Integrating Service Learning into a Curriculum to Reduce Health Risks at Alternative High Schools

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Journal of School Health (Impact Factor: 1.43). 06/2005; 75(5):151-6. DOI: 10.1111/j.1746-1561.2005.00015.x
Source: PubMed


Service learning has been identified as a promising approach to reduce sexual risk behavior, among other outcomes. This study used qualitative data analysis to offer suggestions for optimally integrating service learning into a program to reduce sexual risks among alternative school students. Data were collected from student participants in the All4You! Project using classroom materials, focus groups, and individual interviews. Project educators and project staff also provided data through summary forms and field notes. Qualitative data analysis revealed 5 strategies for creating positive service experiences for alternative school students: (1) find appropriate service-learning sites, (2) create staff support, (3) maintain appropriate student participation and behavior; (4) enhance student reflection on service-learning experiences, and (5) address students' self-images.

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    ABSTRACT: The following review of literature explores the origin of Service Learning back to John Dewey and Paulo Friere and connects it to the more recent phenomenon of campus community partnerships. Service Learning in health education, as well as many other academic disciplines, is designed to engage the university with the community in ways that enhance students' academic experiences, and simultaneously serve the needs of the community. The review identifies a compilation of research that has been conducted on Service Learning and how it affects students, faculty, communities, and institutions. Service Learning is, however, far from being standard on our college and university campuses, and barriers to its institutionalization will be explored. The implications regarding the integration of Service Learning in the development of entry-level health educators is reviewed in relationship to the important standards set by the National Commission for Health Education Credentialing.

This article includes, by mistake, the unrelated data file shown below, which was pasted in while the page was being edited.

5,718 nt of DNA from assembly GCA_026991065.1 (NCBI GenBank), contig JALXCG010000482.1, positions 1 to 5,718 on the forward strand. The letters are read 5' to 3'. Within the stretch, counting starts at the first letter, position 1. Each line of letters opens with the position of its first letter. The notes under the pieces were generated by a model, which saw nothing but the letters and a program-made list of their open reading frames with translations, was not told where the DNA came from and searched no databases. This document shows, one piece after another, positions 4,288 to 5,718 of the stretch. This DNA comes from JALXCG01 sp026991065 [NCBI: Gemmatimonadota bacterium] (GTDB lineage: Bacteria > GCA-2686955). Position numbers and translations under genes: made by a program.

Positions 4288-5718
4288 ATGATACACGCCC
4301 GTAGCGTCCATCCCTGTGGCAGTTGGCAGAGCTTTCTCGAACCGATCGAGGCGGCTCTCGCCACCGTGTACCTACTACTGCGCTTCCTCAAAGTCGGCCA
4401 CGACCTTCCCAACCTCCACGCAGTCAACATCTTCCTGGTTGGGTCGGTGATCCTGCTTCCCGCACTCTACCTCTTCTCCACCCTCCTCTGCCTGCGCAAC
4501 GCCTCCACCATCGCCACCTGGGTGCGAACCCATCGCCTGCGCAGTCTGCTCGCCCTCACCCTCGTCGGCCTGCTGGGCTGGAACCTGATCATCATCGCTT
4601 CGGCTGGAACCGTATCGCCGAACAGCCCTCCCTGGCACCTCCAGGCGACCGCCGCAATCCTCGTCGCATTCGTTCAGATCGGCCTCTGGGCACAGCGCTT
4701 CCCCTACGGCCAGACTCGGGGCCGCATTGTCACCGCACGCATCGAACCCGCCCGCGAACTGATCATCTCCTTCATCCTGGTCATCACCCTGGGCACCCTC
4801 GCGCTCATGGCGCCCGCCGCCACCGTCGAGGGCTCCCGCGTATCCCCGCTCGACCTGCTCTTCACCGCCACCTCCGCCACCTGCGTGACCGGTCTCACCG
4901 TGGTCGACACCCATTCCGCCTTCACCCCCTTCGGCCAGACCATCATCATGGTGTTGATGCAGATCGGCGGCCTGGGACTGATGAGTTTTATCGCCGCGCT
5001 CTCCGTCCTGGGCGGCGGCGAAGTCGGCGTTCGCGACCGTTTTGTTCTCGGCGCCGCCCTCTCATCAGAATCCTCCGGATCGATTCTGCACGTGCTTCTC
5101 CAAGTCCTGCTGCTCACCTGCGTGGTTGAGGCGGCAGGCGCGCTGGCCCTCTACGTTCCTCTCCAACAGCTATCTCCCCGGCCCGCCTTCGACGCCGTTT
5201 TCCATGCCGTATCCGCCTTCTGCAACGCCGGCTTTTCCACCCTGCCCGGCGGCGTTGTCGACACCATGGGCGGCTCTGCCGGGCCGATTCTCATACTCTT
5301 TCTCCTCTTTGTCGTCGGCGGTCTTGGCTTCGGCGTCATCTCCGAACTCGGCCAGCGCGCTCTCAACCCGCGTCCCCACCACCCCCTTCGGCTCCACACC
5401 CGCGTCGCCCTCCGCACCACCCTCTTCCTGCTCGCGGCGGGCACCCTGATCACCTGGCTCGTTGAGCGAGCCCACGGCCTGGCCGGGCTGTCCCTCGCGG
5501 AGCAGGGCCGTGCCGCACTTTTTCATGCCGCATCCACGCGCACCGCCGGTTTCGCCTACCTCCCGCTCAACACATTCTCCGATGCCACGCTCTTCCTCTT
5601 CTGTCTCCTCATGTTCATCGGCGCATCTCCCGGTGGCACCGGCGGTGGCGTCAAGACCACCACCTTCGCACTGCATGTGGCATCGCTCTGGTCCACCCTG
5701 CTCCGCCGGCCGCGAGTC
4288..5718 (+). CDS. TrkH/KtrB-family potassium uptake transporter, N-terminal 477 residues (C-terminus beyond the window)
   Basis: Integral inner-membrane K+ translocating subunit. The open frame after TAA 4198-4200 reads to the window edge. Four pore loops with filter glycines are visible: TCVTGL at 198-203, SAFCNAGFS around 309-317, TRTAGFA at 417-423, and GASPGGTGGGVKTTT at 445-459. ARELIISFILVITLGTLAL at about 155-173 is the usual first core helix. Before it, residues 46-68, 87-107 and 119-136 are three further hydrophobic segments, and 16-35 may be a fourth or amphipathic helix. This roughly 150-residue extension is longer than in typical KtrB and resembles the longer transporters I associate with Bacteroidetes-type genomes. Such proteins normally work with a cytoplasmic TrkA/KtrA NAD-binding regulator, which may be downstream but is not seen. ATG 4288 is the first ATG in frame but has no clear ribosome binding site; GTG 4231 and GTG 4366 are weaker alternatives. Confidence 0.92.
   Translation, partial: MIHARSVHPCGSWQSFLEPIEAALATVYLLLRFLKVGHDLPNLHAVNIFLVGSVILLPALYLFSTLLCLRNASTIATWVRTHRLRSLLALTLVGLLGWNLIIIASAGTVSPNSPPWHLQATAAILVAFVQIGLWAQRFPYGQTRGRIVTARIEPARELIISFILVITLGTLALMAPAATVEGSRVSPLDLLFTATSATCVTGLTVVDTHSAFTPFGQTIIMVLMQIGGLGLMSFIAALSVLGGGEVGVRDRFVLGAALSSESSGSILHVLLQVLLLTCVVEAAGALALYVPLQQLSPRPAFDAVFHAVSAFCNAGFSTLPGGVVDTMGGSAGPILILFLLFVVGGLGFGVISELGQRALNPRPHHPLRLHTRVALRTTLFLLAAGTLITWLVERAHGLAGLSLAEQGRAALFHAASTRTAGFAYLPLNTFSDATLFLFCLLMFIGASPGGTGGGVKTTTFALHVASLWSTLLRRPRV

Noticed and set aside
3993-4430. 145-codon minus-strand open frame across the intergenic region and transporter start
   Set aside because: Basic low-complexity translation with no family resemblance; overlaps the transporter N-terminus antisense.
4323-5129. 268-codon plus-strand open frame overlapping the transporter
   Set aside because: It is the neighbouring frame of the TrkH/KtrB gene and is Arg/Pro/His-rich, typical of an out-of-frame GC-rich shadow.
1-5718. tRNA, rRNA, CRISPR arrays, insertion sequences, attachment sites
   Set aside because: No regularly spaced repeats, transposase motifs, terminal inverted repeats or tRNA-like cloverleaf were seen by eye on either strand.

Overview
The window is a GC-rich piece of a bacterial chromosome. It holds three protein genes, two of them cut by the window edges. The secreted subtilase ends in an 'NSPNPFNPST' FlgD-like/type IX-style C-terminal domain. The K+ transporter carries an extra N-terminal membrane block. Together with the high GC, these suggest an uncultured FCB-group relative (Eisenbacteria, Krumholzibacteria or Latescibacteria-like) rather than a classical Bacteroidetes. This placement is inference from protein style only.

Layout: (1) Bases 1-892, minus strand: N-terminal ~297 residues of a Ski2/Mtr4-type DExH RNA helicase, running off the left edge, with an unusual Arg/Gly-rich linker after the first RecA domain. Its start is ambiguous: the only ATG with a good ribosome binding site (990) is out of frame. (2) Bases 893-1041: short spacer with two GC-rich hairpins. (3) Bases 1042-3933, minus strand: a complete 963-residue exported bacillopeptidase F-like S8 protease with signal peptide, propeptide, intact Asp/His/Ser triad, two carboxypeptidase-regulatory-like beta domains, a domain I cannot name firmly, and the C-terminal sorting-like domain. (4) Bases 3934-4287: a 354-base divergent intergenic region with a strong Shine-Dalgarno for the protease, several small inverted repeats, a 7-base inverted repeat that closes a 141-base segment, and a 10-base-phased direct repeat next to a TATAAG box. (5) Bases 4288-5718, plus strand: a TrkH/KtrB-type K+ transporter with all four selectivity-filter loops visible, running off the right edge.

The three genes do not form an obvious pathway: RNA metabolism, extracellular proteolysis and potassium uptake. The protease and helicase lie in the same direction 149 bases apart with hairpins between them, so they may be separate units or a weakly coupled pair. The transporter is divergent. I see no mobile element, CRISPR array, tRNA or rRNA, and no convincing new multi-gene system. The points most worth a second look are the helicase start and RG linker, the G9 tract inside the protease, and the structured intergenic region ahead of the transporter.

02/2006; 37(2):97-102.
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    ABSTRACT: This study used the areas of responsibility developed by the National Commission for Health Education Credentialing (NCHEC) as a framework for the assessment of Service Learning experiences of undergraduate health education students. In the present study, six Service Learning projects involving 12 students were evaluated using multiple strategies, including (1) students' written reflections, (2) a survey, and (3) annotated portfolios. Written reflections focused on students' impact on the target population, progress during the project, and development of skills associated with the areas of responsibility. The survey assessed students' perceptions regarding their development of competency, and annotated portfolios documented tangible evidence of students' work related to each of the seven areas of responsibility. Triangulation of these data sources demonstrated that students' written reflections and perceptions of their development of competency are solid indicators of how well they will be able to produce tangible evidence of their progress in the areas of responsibility. Therefore, assessment and reflection conducted early in the Service Learning experience and often throughout will provide essential information regarding the students' likelihood of producing documentation regarding their development of competency. The early assessment may allow for the modification of a project to increase its likelihood of developing the students' professional skills.
    04/2006; 37(3):137-145. DOI:10.1080/19325037.2006.10598893
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    ABSTRACT: Adolescent pregnancy prevention remains a high priority issue for communities, schools, and service agencies that work with adolescents. Since the early 1990s the United States has provided funding for pregnancy prevention programs with an emphasis on abstinence only education programs. Also during this time, prevention programs with youth development and service learning foundations have been developed and empirically studied. Current programs found to be effective through rigorous evaluation and that are included in best-practice lists by five research and advocacy groups are identified in the article. As well, strategies are discussed for program planning and implementation, and for strengthening goodness-of-fit between the program and the local community.
    Children and Youth Services Review 12/2009; 31(12-31):1314-1320. DOI:10.1016/j.childyouth.2009.06.002 · 1.27 Impact Factor
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